Not being too sure, I checked on the web and sure enough, it was Eve herself being interviewed.

If you're interested in psychology, the story is quite fascinating. You can read the gist of the story here, or with some luck watch it on BBC. Better still, read the book.

Thursday, March 19, 2009

Moderation is the catch word for travelers worldwide

Recent news reports of a decision by the Dubai Executive Council have had mixed reactions particularly on the blogs. But as Chris Pritchard writes in the Sydney Morning Herald, it makes good sense for international travelers to be sensitive to cultures and sensitivities in various countries.

Marketers however, often believe that being bold is not just beautiful but makes for a healthy bottom line too. Here's another story from the Sydney Morning Herald of how an airline is promoting 'no hidden extras' in its low-cost, low fares business model.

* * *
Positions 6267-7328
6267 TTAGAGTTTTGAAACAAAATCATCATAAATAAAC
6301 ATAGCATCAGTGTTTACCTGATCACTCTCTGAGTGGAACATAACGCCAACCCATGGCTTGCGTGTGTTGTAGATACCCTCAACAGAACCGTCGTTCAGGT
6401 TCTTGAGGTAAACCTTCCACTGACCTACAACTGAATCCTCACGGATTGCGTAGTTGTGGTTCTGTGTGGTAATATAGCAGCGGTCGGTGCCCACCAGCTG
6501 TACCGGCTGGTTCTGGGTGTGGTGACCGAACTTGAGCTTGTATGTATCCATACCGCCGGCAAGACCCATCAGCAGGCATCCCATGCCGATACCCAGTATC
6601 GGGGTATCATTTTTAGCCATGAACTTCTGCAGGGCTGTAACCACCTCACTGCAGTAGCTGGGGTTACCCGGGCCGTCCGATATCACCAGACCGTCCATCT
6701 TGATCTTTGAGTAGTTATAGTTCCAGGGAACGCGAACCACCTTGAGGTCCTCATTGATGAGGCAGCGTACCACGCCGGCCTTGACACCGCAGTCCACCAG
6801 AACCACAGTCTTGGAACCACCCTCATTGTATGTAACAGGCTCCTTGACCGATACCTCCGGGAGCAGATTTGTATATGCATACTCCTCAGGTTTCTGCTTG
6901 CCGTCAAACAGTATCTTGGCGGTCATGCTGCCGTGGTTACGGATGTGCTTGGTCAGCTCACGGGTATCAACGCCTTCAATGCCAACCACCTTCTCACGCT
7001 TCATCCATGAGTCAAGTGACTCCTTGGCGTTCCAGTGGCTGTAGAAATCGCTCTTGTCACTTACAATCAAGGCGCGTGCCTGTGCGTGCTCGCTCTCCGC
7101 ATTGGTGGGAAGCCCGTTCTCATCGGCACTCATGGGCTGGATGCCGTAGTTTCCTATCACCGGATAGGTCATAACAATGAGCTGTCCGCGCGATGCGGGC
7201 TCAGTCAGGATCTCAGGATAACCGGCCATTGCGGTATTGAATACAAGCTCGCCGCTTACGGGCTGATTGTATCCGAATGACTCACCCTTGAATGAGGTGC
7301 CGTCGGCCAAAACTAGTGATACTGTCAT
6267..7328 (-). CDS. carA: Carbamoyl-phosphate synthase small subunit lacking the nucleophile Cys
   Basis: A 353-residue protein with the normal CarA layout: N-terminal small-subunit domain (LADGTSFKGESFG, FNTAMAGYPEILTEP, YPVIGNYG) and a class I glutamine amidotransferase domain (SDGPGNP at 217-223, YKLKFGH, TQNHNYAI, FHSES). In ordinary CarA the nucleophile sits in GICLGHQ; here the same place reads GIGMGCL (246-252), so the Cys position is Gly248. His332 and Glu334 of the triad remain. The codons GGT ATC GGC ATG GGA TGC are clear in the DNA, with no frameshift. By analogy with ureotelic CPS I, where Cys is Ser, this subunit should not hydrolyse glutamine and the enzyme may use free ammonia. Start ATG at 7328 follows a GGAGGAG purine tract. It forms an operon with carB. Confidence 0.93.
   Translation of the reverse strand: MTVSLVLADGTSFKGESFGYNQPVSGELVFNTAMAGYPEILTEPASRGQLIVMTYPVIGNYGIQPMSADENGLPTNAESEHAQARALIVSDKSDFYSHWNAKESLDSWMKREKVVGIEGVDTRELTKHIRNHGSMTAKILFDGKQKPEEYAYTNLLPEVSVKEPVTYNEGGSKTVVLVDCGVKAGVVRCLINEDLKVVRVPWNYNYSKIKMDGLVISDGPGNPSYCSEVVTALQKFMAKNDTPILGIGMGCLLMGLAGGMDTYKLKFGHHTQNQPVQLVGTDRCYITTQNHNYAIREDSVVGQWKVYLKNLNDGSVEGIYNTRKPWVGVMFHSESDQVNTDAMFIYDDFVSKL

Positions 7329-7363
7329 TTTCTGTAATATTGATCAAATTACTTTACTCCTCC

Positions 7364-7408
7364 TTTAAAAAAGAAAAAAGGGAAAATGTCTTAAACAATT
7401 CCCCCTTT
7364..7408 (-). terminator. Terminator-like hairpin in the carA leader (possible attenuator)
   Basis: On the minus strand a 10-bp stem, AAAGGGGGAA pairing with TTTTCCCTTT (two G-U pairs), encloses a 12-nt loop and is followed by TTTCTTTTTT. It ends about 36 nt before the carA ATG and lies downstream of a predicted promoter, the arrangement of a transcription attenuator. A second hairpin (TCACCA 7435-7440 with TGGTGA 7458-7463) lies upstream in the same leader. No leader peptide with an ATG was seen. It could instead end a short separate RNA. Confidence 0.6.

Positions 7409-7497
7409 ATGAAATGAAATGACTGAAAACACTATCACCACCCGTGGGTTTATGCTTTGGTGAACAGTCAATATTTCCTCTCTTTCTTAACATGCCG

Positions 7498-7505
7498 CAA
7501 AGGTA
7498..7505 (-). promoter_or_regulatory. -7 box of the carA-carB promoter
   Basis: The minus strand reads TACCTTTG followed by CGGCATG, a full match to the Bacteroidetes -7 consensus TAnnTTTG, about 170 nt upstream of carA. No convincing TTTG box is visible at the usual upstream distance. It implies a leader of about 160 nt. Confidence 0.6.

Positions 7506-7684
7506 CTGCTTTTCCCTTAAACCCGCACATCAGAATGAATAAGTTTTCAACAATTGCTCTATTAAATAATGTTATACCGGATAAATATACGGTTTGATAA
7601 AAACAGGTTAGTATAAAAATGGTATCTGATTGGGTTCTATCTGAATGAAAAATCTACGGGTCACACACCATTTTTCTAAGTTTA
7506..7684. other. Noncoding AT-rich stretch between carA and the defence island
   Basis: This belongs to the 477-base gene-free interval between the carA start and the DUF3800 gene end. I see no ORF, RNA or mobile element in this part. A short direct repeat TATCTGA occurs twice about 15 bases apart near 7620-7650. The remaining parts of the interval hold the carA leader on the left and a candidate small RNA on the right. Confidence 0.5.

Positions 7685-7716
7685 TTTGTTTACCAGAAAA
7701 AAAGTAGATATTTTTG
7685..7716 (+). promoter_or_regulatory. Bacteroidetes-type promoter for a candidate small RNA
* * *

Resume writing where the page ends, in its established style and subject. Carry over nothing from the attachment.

Wednesday, March 18, 2009

How to make your career recession-proof

People the world over have been hard hit, many below the belt. The IMF predicts the worst is yet to come. Ben Bernanke says next year will be better. The President of the UAE has himself weighed-in to shore up confidence in the UAE and Dubai.

In this article on the CiB website, Julie Blunt tells us what we should be doing to make ourselves recession-proof.

Saturday, March 7, 2009

Having fun with words on Kipp

The Kipp Report has generously used my comments on the current doom and gloom. It certainly brightened my day. Read it here.

Thursday, March 5, 2009